- Knowing what you want before you applying is critical in finding the right grant. Providers want to know if their investment is making a difference, so you should be prepared with desired learning outcomes or evidence of impact. Classroom teachers and school administrators need to know how STEM is being defined in their school or district. Is there a strategy? What is the grant making process, protocol, or procedure in your school or school system??
- Create a sustainable project plan. It’s worth the time and effort to make sure your project has well-defined objectives and a clear path to success. You may even want to create a steering committee of teachers and parents for your project to build momentum and brainstorm ideas.
- Start early. The grant process is long and involved, so be sure you have defined the objectives and goals, and that you have the time required to see the project through to completion.
- Create a budget. Funding sources want a clear breakdown of how you’ll use the grant and, sometimes, what other funding sources you have in-place and are considering tapping into.
- Do your research and find the right match. Read the foundation’s website and call the grant administrator to make sure you understand the foundation’s goals in distributing funds. Is it a foundation focused on STEM education in general? Equality for girls? Closing the opportunity gap for ELL and at-risk students? Make sure your project is a fit before you spend time filling out the application.
- Understand guidelines and requirements. Most funding agencies publish grant guidelines that must be followed to the letter. Again, if you have questions, call and ask.
- Make a strong case. The “needs statement” drives your entire grant proposal. Make sure you’re clear about your mission and how it solves the challenges that your classroom faces. Do you need to invest in digital curricula to help tutor students who are falling behind in math? How many students? What are the test scores? Are they ELL students, and does your school serve a large ELL community? Spell out all of the details.
- Write a persuasive project abstract. The “project abstract” is a summary of your project needs, goals, objectives, and budget—all within a few paragraphs or a page at the most. Make it clear, so that someone without your understanding of science or math can understand the importance of the project. Make it easy for the reader to understand your main points with subheads and bullets. Above all, help the funder to get excited about engaging students in active learning and transforming your school!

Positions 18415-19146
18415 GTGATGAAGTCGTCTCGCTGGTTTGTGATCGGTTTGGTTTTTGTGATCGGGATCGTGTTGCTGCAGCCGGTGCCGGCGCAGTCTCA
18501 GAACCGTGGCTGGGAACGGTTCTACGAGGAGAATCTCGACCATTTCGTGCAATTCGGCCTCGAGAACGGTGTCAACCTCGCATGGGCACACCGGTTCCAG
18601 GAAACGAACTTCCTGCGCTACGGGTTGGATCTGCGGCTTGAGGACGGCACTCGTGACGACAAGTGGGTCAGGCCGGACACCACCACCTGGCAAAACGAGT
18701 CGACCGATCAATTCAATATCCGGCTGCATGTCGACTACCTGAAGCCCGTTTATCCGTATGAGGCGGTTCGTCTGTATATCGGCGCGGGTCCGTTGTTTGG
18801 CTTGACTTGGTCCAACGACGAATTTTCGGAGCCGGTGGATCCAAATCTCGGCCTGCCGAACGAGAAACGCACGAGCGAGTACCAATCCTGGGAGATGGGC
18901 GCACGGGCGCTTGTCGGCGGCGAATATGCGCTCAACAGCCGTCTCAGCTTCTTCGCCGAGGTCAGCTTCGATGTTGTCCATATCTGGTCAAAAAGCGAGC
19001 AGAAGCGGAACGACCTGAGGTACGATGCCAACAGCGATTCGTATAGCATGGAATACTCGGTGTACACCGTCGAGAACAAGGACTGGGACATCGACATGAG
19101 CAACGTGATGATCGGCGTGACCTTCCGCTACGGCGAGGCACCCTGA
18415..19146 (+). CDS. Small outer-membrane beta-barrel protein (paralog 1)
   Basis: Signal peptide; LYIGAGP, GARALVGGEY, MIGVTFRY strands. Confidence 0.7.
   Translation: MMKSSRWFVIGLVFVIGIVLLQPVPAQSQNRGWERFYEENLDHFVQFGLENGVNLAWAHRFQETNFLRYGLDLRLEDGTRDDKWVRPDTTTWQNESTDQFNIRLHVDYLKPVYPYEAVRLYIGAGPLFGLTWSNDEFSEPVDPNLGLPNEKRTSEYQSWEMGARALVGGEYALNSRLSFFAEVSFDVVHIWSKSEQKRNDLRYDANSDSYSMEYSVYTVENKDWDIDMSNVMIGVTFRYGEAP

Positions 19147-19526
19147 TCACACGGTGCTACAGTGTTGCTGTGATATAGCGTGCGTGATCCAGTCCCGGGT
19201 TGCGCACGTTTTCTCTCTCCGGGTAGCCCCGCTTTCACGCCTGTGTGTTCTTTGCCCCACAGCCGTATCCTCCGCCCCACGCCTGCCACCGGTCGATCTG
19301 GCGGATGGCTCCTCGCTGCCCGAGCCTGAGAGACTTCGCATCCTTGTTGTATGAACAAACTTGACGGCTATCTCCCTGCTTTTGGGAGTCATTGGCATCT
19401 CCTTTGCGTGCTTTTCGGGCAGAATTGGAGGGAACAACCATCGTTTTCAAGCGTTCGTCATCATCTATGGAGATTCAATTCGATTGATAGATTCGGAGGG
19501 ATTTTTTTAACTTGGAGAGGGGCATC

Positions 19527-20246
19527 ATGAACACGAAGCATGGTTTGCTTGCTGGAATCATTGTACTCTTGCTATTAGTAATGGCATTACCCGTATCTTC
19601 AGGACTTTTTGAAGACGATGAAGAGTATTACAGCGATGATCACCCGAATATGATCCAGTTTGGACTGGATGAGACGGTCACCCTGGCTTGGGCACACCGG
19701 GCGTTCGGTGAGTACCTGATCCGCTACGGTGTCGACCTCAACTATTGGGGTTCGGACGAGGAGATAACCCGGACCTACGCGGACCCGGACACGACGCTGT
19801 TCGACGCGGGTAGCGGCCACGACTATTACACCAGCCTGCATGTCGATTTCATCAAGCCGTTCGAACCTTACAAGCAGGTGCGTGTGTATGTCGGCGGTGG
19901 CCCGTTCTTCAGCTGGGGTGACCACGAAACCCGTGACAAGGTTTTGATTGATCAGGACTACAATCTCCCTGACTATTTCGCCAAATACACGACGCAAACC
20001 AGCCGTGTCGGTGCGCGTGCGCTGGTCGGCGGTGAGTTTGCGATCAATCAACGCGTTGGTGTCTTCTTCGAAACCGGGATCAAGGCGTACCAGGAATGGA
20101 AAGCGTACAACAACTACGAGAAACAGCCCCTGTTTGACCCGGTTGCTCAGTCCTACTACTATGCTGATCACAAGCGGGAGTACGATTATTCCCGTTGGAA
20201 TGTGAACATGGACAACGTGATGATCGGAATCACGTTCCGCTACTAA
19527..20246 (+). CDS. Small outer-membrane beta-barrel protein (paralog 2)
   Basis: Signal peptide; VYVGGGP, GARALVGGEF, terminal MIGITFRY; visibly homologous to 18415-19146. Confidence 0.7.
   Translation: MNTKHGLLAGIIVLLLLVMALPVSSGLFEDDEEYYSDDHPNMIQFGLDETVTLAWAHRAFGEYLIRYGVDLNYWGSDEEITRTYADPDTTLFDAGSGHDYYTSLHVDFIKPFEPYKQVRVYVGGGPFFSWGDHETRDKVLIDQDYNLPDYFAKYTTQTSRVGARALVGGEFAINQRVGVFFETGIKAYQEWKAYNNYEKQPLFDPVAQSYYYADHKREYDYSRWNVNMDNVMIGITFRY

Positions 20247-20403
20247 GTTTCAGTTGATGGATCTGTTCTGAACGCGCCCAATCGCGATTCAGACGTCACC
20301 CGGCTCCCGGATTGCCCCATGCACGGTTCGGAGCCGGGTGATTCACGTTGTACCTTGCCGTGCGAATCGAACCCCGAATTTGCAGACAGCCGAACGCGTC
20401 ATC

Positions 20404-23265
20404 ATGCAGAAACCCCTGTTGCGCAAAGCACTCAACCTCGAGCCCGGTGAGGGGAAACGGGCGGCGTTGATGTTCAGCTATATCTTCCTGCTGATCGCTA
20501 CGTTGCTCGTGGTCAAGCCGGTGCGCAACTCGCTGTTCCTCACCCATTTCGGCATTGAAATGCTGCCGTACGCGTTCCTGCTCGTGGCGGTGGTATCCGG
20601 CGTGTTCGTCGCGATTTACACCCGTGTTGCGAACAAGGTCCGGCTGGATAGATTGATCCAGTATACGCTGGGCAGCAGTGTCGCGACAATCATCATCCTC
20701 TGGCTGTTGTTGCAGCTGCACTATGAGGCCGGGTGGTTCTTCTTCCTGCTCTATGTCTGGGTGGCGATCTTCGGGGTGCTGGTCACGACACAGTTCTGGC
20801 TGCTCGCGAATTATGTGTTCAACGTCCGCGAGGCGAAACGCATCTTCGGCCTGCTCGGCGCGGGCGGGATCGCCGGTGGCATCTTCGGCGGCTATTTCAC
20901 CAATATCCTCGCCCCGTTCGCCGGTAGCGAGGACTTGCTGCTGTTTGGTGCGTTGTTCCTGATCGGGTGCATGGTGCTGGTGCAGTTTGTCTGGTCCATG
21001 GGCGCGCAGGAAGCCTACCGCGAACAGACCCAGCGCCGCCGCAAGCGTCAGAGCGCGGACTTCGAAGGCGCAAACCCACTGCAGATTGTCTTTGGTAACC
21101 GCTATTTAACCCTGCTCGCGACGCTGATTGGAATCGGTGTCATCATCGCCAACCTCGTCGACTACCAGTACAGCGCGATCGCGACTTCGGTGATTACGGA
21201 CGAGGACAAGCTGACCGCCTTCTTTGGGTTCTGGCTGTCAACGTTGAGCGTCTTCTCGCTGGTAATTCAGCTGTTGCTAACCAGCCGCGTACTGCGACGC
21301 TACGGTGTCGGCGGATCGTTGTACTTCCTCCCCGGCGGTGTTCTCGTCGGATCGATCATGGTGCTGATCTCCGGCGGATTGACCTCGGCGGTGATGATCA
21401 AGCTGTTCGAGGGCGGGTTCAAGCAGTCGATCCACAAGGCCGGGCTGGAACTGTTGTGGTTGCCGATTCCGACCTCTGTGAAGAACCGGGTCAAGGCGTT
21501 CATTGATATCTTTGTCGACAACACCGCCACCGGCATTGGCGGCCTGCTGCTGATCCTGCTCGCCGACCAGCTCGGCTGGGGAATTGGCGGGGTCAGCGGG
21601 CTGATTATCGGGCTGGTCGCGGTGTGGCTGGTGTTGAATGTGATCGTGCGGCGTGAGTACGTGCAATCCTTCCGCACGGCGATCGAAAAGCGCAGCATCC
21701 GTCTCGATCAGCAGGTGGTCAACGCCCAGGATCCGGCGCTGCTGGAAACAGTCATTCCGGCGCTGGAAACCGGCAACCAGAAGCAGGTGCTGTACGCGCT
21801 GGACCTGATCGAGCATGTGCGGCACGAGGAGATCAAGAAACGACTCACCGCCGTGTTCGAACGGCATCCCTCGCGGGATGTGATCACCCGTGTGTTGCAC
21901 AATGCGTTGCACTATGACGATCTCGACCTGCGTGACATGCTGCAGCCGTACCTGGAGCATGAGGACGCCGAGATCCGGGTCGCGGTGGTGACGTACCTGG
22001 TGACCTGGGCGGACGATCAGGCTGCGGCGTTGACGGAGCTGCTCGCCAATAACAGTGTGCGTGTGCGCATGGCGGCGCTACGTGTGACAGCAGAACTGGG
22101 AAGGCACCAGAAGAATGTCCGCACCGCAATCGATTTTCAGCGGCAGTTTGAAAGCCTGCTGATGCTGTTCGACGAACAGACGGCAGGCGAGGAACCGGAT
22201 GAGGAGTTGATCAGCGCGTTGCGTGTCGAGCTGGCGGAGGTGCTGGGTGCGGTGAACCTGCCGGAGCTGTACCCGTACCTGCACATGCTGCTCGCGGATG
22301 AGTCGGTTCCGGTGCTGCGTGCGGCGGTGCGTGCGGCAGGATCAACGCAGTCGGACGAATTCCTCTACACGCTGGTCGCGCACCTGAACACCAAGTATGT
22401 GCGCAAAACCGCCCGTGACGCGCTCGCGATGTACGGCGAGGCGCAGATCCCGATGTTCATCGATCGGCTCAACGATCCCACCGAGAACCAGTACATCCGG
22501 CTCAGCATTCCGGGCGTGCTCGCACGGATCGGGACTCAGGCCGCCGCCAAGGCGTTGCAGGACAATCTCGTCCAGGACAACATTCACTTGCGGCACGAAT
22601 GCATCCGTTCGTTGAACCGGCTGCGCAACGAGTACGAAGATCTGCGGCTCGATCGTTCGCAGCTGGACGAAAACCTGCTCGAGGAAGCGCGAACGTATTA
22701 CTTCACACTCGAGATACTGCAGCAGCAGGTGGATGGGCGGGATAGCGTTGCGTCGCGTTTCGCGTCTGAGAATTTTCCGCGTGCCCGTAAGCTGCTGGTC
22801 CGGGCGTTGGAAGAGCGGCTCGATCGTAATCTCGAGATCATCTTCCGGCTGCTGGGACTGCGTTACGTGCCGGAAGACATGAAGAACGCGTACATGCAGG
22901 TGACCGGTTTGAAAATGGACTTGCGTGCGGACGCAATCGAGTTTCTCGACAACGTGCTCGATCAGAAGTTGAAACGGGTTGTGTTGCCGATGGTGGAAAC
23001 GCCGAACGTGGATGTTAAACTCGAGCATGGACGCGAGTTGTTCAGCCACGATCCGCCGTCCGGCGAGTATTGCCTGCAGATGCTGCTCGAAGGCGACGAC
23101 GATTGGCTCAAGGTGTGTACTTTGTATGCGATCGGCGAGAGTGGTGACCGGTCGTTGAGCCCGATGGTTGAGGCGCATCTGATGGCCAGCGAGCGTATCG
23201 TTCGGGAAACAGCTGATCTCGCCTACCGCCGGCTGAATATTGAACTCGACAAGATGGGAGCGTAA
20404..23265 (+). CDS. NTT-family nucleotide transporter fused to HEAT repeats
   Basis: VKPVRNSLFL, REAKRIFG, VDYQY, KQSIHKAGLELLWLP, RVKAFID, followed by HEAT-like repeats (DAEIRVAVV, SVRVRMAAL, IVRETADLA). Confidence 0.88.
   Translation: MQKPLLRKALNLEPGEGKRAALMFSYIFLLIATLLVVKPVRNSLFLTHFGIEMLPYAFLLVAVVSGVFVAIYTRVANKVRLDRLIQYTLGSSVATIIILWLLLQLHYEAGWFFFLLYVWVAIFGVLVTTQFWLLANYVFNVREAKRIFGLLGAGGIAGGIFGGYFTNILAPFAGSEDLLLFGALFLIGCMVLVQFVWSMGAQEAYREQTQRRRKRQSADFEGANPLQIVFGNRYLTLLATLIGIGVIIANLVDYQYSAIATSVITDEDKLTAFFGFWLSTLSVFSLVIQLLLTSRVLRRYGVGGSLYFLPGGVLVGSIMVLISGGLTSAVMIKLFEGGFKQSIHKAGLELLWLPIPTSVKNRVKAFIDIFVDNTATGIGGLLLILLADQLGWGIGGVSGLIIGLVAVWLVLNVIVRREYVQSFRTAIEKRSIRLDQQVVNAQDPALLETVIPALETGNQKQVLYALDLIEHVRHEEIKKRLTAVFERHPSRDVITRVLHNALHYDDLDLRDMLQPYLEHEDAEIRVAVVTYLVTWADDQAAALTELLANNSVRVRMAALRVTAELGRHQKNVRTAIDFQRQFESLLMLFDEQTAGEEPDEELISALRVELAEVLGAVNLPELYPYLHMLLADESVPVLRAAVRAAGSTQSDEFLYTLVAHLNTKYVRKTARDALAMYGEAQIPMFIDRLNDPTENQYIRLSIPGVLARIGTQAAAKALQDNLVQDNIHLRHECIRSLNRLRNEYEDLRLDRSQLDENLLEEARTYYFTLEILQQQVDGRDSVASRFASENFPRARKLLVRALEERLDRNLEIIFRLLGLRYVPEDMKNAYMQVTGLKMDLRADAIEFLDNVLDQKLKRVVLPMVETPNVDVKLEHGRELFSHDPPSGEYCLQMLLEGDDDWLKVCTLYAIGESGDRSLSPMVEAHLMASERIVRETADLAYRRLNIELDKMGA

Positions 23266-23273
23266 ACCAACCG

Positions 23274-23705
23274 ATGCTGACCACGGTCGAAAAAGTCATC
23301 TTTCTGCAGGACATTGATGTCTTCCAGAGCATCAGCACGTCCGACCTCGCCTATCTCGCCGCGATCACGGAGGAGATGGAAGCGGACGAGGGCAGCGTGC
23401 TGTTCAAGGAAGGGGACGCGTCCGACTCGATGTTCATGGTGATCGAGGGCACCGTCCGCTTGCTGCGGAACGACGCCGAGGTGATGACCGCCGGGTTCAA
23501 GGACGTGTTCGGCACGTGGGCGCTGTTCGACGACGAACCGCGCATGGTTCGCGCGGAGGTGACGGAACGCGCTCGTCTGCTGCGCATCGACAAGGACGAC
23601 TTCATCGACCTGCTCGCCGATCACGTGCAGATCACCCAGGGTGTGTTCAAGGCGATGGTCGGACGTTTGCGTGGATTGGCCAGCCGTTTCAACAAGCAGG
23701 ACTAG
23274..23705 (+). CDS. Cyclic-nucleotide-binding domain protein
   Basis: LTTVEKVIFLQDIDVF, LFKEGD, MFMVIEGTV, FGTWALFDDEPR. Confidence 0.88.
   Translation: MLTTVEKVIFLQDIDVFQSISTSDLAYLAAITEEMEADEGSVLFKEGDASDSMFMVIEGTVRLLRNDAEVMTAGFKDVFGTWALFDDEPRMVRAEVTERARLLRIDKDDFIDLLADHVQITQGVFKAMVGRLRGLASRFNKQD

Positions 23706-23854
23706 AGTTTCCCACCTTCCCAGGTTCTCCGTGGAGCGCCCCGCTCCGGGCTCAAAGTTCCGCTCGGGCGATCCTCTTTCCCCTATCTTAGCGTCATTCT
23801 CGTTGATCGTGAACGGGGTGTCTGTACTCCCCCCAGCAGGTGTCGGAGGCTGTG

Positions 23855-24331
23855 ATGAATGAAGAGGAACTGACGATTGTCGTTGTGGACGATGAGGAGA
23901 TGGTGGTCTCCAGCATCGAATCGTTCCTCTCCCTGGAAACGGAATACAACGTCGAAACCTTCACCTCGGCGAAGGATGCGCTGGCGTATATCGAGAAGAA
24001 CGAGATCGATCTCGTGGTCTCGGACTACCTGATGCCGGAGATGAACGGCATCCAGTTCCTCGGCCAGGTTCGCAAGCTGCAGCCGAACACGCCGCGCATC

- Use SMART goals. Every proposal will require at least one section that describes the budget goals and measurable objectives of your project. “Smart” goals are Specific, Measurable, Attainable and within the means of the budget. Take the time to detail all project activities and make sure that your budget narrative closely matches the description of the activities. Your evaluation should carefully measure whether the stated project objectives are being met in a timely manner.
- Build credibility. Make sure you identify key parents, teachers, and other community members who are committed to helping you carry out the program. Some funders will accept a letter of support from a prominent community member.
- Write a standout cover letter. Your cover letter shouldn’t simply repeat the information in the proposal. It should bring your project to life and actively engage the reader in a single page.
- Be collaborative. Brainstorm with other teachers, parents, and community stakeholders who may have a passion for your project.
For more tips on writing winning grants for education, download our 2016 Grants Guide. Learn how and where to secure funding for STEM, EdTech, and professional development!
Helpful STEM grant resources
Check out these free resources for the information you need to successfully find and apply for grants:
- eSchool News online: An online monthly newspaper that contains an updated grants section.
- Instructional Technology Council: Searchable glossary of grant programs from the federal government and from foundations that provide funding for distance learning.
- Technology Grant News: Receive an electronic copy of Technology Grant News with live website links and the “Technology Resource News” E-Bulletin, and a free Grant Index of your choice.
- Twitter: Follow @winmoregrants